Eire's Attorney General's office faces second political furore over delays

THE ATTORNEY General's office in Eire is at the centre of a new political crisis that is almost a carbon copy of the one which brought down the government headed by Prime Minister Albert Reynolds just seven months ago.

The only casualty so far has been the senior legal assistant in charge of the Attorney General's office, Matthew Russell, who has been forced to take early retirement. But Opposition parties are calling for the resignation of new Prime Minister, John Bruton, and his recently appointed Attorney General Dermot Gleeson.

The original crisis was caused by a seven-month delay in the Attorney General's office in dealing with a warrant for the extradition to Northern Ireland of a paedophile priest, Father Brendan Smyth, currently serving a jail sentence there for serious sexual offences against children.

The crisis not only forced Reynolds and his government from office, it also led to the resignation of the newly appointed president of the Irish High Court, Harry Whelehan, who had been Attorney General at the time. He had been on the bench for just two days.

The new crisis also centres on another delay in the Attorney General's office involving the Fr Smyth case. This time a letter from a solicitor acting on behalf of the priest's Belfast victims, seeking compensation for injury suffered as a result of the extradition delay, lay unanswered in the Attorney General's office for five months.

Russell, who has worked in the office for over 20 years, handled both the warrant and letter. He has now admitted the delay in acknowledging the letter was an error of judgement and has agreed to retire immediately, with a golden handshake of close to £140,000.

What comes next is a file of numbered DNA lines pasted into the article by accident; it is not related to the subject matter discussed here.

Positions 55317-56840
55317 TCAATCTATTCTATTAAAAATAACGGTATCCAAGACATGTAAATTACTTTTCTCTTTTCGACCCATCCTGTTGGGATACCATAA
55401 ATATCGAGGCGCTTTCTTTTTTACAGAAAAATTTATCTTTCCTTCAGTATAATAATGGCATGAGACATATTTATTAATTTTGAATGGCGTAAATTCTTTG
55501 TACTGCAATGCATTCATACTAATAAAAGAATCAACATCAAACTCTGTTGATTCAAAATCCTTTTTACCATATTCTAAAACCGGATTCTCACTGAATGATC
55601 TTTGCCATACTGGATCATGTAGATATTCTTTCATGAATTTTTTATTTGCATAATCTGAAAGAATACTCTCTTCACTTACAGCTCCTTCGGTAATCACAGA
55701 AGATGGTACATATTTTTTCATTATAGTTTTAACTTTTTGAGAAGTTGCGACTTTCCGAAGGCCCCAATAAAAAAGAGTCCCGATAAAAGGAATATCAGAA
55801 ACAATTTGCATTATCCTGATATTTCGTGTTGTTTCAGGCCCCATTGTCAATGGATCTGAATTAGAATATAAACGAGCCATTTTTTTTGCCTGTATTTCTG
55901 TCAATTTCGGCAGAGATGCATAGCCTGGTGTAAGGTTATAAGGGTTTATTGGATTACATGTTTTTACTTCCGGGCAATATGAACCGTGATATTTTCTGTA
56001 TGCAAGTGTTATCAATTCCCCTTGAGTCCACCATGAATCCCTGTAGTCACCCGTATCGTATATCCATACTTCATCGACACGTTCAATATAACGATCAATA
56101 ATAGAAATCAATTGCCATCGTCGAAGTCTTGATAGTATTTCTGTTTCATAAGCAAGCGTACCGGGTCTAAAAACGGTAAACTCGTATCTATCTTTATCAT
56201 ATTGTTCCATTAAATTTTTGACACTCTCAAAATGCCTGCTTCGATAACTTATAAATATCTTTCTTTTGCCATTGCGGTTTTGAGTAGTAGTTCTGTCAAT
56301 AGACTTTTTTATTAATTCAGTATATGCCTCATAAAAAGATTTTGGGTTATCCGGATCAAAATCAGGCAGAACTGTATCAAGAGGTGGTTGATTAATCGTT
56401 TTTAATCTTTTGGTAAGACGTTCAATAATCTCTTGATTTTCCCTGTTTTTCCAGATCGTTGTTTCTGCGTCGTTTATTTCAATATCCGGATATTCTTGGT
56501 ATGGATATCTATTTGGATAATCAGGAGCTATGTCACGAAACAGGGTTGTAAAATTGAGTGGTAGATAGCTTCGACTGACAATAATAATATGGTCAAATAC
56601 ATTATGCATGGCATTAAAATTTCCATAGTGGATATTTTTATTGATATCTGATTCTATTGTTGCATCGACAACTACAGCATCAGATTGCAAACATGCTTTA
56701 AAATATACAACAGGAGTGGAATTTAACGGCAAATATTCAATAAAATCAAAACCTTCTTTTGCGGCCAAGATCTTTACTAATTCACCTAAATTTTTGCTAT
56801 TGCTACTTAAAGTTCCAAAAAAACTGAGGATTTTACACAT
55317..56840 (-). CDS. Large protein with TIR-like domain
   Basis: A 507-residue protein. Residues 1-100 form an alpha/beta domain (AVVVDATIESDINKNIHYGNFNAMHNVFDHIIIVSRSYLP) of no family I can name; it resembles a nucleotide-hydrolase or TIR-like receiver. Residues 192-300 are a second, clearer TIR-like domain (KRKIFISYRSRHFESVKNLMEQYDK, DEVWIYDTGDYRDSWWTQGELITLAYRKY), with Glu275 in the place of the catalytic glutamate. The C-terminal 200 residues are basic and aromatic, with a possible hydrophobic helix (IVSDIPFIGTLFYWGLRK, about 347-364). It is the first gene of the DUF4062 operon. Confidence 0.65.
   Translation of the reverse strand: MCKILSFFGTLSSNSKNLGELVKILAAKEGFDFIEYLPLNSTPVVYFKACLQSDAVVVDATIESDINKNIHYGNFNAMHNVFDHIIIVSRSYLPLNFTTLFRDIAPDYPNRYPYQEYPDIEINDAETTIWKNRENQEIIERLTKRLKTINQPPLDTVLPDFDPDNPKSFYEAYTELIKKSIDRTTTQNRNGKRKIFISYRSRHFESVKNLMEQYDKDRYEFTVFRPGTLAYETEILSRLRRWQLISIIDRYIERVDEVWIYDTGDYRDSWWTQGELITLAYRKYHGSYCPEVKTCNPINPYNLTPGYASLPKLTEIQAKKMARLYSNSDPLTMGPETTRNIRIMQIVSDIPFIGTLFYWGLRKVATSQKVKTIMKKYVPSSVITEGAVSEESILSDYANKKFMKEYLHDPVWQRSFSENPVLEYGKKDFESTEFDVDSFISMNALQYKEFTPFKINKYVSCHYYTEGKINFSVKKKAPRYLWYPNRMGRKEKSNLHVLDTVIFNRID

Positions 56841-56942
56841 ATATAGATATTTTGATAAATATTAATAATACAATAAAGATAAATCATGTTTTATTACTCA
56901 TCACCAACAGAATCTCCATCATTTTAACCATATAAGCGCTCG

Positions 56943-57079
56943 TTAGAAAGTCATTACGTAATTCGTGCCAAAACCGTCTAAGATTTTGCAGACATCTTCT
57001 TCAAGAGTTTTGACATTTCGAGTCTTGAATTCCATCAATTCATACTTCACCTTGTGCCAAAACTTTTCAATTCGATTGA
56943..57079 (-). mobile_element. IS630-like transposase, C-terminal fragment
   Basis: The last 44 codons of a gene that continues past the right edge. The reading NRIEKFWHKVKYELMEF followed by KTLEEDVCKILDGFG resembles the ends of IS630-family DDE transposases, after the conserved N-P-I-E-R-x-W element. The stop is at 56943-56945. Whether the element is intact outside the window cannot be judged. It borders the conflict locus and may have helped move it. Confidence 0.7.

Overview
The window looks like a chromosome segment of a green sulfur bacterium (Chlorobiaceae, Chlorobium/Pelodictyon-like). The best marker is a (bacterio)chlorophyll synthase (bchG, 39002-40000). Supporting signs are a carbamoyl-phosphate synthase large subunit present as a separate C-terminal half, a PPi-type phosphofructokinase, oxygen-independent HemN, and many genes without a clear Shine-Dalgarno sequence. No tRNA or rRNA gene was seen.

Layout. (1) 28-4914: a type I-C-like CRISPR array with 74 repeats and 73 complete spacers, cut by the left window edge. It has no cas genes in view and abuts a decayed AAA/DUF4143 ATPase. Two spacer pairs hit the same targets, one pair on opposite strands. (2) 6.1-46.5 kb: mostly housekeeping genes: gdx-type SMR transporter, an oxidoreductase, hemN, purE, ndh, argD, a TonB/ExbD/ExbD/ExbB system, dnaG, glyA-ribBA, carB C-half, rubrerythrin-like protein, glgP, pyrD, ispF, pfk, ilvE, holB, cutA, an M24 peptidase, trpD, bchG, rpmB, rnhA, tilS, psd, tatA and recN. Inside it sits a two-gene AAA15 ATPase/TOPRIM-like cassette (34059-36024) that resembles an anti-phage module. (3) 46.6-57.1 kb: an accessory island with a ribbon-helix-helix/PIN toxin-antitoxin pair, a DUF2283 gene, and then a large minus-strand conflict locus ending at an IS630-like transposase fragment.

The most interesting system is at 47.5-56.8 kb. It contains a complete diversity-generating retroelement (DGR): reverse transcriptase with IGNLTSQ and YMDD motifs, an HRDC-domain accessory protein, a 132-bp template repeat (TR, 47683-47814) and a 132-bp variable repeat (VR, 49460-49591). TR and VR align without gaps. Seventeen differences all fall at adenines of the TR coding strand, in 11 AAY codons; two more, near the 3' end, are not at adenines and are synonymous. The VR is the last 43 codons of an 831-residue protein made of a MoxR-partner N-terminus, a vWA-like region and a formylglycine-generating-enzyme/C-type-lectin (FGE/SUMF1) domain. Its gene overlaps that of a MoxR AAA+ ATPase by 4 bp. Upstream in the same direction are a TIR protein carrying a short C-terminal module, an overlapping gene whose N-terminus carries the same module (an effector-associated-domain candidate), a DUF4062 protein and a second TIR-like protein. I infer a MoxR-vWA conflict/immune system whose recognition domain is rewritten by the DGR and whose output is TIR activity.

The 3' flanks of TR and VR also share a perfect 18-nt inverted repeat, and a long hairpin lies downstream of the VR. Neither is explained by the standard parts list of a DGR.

Russell resisted attempts to remove him from the Attorney General's office during the previous crisis, when he was blamed for delay over the extradition warrant.

Prime Minister Bruton has apologised to Fr Smyth's victims for the delay but Opposition parties say he should resign, as Reynolds had to do.

The crisis is complicated by the fact that Gleeson had a lawyer-client relationship with Russell before his appointment. This precluded him from assessing Russell's culpability in the latest crisis and from recommending what action should be taken against him.

Gleeson told him about this potential conflict of interest before he was appointed Attorney General, but the public and Parliament only learned of it when the new crisis broke. Now the Opposition claims Bruton showed bad judgement in appointing Gleeson in such circumstances.